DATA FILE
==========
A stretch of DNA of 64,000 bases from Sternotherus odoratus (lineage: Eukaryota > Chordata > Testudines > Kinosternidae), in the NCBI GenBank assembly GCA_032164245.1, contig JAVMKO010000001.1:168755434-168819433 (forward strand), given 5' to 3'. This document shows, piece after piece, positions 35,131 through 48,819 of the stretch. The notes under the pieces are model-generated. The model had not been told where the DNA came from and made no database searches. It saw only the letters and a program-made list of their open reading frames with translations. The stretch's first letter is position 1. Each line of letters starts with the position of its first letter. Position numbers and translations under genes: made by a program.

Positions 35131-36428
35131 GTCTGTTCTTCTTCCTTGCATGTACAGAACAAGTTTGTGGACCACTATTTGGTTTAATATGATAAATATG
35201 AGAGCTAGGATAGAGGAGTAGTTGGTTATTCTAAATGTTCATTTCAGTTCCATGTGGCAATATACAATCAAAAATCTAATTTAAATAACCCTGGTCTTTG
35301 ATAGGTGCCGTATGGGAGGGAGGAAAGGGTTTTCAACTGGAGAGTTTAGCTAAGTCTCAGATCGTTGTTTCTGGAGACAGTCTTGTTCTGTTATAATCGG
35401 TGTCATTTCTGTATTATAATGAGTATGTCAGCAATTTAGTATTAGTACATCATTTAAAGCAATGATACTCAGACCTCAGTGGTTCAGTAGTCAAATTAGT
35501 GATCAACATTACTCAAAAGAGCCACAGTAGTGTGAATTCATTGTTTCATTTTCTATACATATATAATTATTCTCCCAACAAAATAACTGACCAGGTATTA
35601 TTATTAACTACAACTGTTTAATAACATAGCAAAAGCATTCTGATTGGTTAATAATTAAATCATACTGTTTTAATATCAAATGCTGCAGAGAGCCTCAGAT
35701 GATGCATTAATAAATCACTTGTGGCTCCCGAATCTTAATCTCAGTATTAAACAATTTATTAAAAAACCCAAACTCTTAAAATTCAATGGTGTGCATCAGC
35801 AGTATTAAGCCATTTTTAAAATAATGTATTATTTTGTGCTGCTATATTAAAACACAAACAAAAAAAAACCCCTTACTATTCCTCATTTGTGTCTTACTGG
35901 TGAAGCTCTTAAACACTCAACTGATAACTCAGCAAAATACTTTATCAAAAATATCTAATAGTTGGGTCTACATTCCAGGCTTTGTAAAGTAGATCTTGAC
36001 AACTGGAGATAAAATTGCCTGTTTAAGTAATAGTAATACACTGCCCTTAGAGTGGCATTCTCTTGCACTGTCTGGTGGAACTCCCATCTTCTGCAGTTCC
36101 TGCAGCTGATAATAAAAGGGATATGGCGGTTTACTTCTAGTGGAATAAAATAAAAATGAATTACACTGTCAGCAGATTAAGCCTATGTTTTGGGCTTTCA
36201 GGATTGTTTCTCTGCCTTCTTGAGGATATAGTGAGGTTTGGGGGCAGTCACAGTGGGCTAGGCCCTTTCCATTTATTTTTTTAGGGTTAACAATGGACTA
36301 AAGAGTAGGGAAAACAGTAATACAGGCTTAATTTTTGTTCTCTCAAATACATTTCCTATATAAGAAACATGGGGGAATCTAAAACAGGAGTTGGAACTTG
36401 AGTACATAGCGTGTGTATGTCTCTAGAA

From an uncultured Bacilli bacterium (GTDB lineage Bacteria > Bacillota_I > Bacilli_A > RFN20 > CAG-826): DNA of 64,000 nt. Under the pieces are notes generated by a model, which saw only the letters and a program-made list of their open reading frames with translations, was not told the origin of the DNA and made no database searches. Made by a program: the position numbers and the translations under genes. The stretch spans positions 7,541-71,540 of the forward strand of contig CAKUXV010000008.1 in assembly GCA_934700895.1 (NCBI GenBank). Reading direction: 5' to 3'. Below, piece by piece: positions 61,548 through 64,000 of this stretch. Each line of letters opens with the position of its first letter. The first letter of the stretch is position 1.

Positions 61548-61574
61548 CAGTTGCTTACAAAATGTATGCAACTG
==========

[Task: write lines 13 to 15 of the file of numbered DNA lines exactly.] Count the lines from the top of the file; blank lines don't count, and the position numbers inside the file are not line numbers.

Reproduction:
36101 TGCAGCTGATAATAAAAGGGATATGGCGGTTTACTTCTAGTGGAATAAAATAAAAATGAATTACACTGTCAGCAGATTAAGCCTATGTTTTGGGCTTTCA
36201 GGATTGTTTCTCTGCCTTCTTGAGGATATAGTGAGGTTTGGGGGCAGTCACAGTGGGCTAGGCCCTTTCCATTTATTTTTTTAGGGTTAACAATGGACTA
36301 AAGAGTAGGGAAAACAGTAATACAGGCTTAATTTTTGTTCTCTCAAATACATTTCCTATATAAGAAACATGGGGGAATCTAAAACAGGAGTTGGAACTTG